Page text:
Thursday, July 13, 2017

Dayton is All About Aviation

July 6, 2017

Dayton, Ohio is a great city with a lot to discover. We stopped in to explore the city's aviation history. There is lot to see!

Fred booked us in to the Famcamp at Wright Patterson Air Force Base, near the the National Museum of the United States Air Force.  Seeing all of those planes on display was one of our must see objectives. 
It became our first stop when we headed out to explore the next morning. It was pouring rain as we entered the building so we  the outdoor displays or Memorial Park to see later.
CaQuot type R Observation Balloon
The Air Force Museum has an interesting layout. The lobby has a theater to the left where a series of 3D films rotates through a schedule with a new title starting every hour. We chose to watch D Day: Normandy 1944. The film was very well done and narrated by Tom Brokaw , whose voice is very easy to listen to.
To the right of the lobby there is a very large gift shop that you must pass through in order to get to the main exhibits.
The exhibits are arranged in chronological order beginning with the Early Years Gallery. This area tells the story of the Wright Brothers and their development of the airplane. Exhibits chronicle their frustration in getting the military here in the US and abroad to value what the Wright Flyer could do in warfare. 
McCook Field Wind Tunnel used by the Wright Brothers
The brothers McCook Field Wind Tunnel is here. It allowed them to make precise measurements of minute changes on a small scale before committing to them in flight.

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You have to look every where in the Early Years gallery. There are planes hanging from the ceiling as well as displays on the ground.

I got a chuckle out of this poster of pilot symbols. Do you think that one of these fellows might have had an encounter with the mothman?

There are a number of photographs that depict early flying schools and an interesting display of a pilot who didn't land so well.
The early years was my favorite of all the galleries representing flyers and flying machines through WWI. The courage that it took for these men to take to the air after some rudimentary instruction astounds me.
The WWII gallery began with a tribute to Bob Hope titled Thanks for the Memories. It is a touching tribute to the man that spent his Holidays entertaining the troops for over 50 years.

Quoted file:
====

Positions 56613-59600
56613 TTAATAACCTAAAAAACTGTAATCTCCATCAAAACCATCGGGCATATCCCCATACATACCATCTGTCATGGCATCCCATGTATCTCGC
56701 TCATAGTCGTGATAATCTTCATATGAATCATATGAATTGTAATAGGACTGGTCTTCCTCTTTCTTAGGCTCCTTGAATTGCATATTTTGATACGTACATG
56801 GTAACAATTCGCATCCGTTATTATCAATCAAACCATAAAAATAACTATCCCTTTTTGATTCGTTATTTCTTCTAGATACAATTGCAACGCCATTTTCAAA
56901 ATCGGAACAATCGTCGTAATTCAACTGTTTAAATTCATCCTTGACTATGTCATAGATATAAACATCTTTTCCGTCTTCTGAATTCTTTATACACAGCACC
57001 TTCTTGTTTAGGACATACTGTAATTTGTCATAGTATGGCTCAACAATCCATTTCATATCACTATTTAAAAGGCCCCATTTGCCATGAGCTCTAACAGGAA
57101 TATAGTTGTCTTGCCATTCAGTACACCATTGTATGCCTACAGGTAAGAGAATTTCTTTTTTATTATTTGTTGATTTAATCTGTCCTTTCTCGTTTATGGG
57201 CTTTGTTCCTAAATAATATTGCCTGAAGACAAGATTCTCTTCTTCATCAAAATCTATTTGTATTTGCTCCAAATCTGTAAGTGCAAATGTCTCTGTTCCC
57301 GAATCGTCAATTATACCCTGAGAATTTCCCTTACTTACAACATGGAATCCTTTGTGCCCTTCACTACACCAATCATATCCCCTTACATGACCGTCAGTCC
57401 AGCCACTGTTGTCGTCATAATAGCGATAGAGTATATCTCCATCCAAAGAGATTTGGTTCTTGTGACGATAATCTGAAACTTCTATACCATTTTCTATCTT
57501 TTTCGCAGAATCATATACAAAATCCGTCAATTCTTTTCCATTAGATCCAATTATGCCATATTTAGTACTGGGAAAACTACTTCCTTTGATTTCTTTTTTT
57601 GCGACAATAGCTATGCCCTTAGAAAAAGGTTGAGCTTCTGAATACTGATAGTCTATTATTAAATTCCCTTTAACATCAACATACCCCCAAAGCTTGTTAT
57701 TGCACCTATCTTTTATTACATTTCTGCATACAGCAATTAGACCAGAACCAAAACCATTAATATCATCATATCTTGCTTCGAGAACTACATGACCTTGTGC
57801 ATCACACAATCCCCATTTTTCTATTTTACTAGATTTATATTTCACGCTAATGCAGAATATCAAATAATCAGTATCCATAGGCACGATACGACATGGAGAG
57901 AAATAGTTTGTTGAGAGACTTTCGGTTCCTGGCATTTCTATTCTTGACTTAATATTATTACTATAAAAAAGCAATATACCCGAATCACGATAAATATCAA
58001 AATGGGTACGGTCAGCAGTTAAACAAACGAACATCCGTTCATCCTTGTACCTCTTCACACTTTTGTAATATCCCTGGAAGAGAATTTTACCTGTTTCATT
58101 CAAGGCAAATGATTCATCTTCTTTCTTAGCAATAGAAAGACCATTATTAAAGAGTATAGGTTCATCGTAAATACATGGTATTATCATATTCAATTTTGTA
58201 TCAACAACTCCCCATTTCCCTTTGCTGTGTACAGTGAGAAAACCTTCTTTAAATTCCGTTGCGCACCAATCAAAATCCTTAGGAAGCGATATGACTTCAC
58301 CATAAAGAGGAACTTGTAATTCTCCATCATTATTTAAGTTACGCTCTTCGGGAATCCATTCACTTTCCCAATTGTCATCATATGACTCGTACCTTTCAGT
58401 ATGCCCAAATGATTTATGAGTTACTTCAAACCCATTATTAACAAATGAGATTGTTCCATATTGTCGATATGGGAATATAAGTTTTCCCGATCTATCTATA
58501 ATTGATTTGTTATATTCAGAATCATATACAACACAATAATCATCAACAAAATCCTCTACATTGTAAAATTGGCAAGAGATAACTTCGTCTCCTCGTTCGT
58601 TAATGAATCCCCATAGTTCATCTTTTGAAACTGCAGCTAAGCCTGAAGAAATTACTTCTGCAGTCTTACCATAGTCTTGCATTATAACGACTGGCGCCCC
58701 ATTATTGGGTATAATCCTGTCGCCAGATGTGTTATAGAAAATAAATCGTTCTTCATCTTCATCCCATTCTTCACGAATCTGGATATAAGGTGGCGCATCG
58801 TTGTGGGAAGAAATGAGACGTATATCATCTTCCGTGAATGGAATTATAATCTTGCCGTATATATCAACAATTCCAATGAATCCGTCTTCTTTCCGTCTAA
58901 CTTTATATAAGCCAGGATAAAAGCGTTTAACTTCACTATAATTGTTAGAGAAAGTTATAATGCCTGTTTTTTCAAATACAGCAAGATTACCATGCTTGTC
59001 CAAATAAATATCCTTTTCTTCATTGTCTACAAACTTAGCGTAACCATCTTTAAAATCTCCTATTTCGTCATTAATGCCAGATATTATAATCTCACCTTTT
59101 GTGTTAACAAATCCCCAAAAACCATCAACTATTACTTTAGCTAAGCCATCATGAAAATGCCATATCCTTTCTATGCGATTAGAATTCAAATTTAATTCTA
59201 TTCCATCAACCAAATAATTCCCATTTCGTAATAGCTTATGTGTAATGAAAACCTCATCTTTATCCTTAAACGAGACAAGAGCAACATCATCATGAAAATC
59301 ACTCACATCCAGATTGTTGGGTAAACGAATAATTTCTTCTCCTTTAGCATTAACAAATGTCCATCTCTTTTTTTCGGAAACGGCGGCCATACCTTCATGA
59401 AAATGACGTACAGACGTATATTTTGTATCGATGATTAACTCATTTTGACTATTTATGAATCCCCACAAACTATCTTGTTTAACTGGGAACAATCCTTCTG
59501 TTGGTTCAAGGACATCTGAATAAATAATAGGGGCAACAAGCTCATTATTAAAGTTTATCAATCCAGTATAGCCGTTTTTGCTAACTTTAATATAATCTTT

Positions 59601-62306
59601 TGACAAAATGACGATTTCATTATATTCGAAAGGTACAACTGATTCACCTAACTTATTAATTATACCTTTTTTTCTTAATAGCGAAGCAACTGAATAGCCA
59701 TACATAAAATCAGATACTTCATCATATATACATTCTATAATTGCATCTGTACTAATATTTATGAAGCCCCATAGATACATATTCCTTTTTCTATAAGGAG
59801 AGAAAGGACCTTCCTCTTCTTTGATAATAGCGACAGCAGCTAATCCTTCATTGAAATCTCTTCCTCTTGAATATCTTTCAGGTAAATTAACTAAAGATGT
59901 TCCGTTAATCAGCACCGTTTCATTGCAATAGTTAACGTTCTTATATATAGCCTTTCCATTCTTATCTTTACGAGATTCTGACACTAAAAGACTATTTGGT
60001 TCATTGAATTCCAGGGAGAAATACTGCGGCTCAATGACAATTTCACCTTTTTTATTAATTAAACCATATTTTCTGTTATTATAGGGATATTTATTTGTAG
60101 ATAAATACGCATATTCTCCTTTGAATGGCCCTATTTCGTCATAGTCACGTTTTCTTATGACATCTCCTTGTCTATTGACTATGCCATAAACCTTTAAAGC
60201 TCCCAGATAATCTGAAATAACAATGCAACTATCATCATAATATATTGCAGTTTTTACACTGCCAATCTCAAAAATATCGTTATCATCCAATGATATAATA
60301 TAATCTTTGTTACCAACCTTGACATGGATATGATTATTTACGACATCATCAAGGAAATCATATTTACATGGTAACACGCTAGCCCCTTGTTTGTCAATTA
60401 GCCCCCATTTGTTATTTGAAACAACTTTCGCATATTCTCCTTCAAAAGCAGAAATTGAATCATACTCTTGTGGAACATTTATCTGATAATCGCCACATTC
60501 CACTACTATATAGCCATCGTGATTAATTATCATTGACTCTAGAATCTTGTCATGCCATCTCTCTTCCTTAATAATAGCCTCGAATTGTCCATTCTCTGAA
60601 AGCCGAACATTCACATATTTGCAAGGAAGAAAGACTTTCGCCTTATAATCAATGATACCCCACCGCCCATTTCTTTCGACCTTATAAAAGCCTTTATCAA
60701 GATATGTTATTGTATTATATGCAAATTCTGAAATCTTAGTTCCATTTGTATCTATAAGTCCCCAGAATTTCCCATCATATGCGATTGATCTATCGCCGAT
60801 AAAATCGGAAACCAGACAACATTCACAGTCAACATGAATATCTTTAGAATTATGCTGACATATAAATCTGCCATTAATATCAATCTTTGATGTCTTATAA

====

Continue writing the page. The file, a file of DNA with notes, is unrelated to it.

The gallery ends with Prejudice and Memory: a Holocaust Exhibit.
In between is an amazing collection of WWII era planes that tell a story about the Army Air Force and their accomplishments in both European and Pacific campaigns.

The galleries follow a timeline. Korea, Southeast Asia and the Cold War era are all represented.

The newest gallery contains missiles and Space exhibits.

It is entirely too much to absorb in one day.

July 7, 2017

2 sightseeing days for Dayton was not enough. Friday morning we made an early start to see as many of the cities Aviation Heritage sites as we could.

The National Historic Park was our first stop. 
The Interpretive Center is built next to and incorporates the Wright Cycle Shop. There is a Parachute Museum on the second floor.
There are exhibits of the early years impressing us with the precise measurements, scientific trials and detailed records that the Wright Brothers used. Neither had any engineering background and only one of the brothers had graduated High School.
I have always associated the Wright Brothers with Kittyhawk and Kill Devil Hills. Turns out that was the flashy part of their accomplishments. 
Dayton is where the real work was done.

The Wright Cycle Co occupies the first floor of the building. It is set up as it might have been in the years that the Wright first started to work on the puzzle of manned flight.

Bicycle racks at the Wright Cycle Co
The Dayton Aviation Heritage National Historic Site houses the original 1905 Wright Flyer III. It was restored under the supervision of Orville Wright and today sits in a climate controlled room in the park. There is a raised platform around the plane so that you can walk all around it and view it from many angles.

The original 1905 Wright Flyer the first commercial aircraft
The National Historic Site is inside of Carillon Historic Park, a 65 acre park that showcases the history of Dayton and the accomplishments of its residents.

We walked the park, admired the flyer and listened to the carillon before heading back to base.

We did take the time to make one more stop to see the historic marker that sits on the site of the first NFL Football game.
That brought a smile to Fred's face.

National Museum of the United States Air Force
1100 Spaatz St
Dayton, Ohio

Wright-Dunbar Interpretive Center and Wright Cycle Co
16 South Williams St
Dayton, Ohio

Dayton Aviation Heritage National Historic Park
1000 Carillon Blvd
Dayton, Ohio

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